Illuminating Dark Matter (2023)

Date & Time

Rouven Essig, Stony Brook University
Kathryn Zurek, California Institute of Technology

The identity of dark matter is one of the great scientific mysteries of our time. The field is currently undergoing a transformation where many other dark matter candidates, beyond the WIMP, across a wide range of masses and sizes, are now being considered. New mechanisms are now known, which can naturally generate dark matter with the correct relic abundance in a wide mass range. Development in dark matter theory and connection to experiment is allowing physicists to explore vast new regions of dark-matter parameter space, and even allow exploration of dark matter candidates that interact with ordinary matter only gravitationally.

The Simons Symposium on Illuminating Dark Matter brought together a diverse group of experimentalists and theorists interested in a fresh look at searching for both dark matter and new fundamental physics with a broad range of experimental tools across several disciplines — particle physics, condensed matter physics, cosmology, and atomic, molecular, and optical physics. The goals of the meeting were to stimulate out-of-the-box discussions, explore new ideas, forge ties across branches of physics, and identify new and promising approaches to identifying dark matter.


  • Meeting Reportplus--large

    The search for dark matter has undergone a drastic shift recently. For decades, the main dark matter candidate has been a weakly interacting massive particle, or “WIMP,” which, despite its meek name, has dominated experimental searches. Nowadays, dark matter physicists have broadened the theoretical possibilities for what constitutes dark matter and have dramatically expanded searches for it. In fact, a large range of experiments and astrophysical probes still need to be developed to probe dark matter candidates with a diverse range of masses and particle properties and to decipher which candidates have been realized by nature.

    Dark matter properties, such as self-interactions or dissipative interactions, can impact how cosmic structure forms on small scales. Several participants described the incredible progress in simulating the formation of small-scale structure. Alyson Brooks focused on simulations of dwarf galaxies, contrasting their properties in a universe containing cold, collisionless dark matter with one containing self-interacting dark matter. Phil Hopkins gave an overview of the progress being made in simulating galaxy formation in a variety of dark matter models, including primordial black holes, ultralight, dissipative, warm, strongly self-interacting and atomic dark matter, highlighting the challenges that current simulations face. Frank van den Bosch echoed the challenges of making sufficiently reliable predictions of various dark matter models to compare with the data, focusing on the prospects of using substructure to constrain the nature of dark matter. Mariangela Lisanti showed recent simulations of dissipative dark matter, highlighting the surprising impact that even a subdominant component of such dark matter can have on the formation of galaxies.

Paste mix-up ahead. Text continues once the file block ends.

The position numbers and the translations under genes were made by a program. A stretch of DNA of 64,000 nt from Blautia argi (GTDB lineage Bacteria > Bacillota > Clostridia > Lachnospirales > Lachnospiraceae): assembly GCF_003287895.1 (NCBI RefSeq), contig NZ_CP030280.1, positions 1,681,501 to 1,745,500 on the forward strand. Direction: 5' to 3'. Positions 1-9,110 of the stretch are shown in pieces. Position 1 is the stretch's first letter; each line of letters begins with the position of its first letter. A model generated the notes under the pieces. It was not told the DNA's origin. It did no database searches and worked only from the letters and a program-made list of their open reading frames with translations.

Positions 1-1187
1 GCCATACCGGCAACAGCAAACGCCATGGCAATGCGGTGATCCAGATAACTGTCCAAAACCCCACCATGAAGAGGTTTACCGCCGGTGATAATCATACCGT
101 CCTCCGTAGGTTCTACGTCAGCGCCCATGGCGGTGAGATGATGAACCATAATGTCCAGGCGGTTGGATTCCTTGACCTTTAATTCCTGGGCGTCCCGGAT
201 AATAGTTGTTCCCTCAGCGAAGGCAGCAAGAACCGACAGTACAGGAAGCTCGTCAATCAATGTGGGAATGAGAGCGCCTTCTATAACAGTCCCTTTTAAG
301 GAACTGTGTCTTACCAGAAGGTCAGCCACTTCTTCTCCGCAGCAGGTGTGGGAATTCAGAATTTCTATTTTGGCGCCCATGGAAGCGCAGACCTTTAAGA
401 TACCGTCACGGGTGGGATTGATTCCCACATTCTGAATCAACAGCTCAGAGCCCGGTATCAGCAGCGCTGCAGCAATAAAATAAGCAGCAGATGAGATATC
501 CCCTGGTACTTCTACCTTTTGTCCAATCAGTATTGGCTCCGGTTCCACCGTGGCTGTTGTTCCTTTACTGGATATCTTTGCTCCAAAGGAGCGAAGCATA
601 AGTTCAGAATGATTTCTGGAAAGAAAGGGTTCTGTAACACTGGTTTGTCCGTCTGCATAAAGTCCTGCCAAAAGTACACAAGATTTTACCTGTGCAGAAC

Several participants described how astrophysical and cosmological observations can constrain the properties of dark matter. Vasily Belokurov showed how observations of stellar streams can detect and measure small-scale structure and how this has already been used, for example, to measure the mass of the Large Magellanic Cloud. Priyamvada Natarajan described an excess small-scale galaxy-galaxy strong lensing signal from observations of galaxy clusters and what this might imply for the properties of dark matter. Neelima Sehgal highlighted the breadth of science that can be learned from future high-resolution, high-precision observations of the cosmic microwave background from CMB-HD, including what can be discovered about the properties of new, light species and about dark matter. Tomer Volansky discussed the physics of 21-cm observations and how different dark matter properties can impact the 21-cm signal. Masha Baryakhtar described a novel proposal for a modification to optical intensity interferometers that allows for microarcsecond astrometry at angular separations as large as several arcseconds. She discussed how this design, combined with other technological advances, allows for the unprecedented precision in angular resolution of stars and described several applications. Neal Weiner showed the effects from various dark-sector scenarios on big bang nucleosynthesis, the cosmic microwave background, the distribution of structure and the Hubble parameter H0.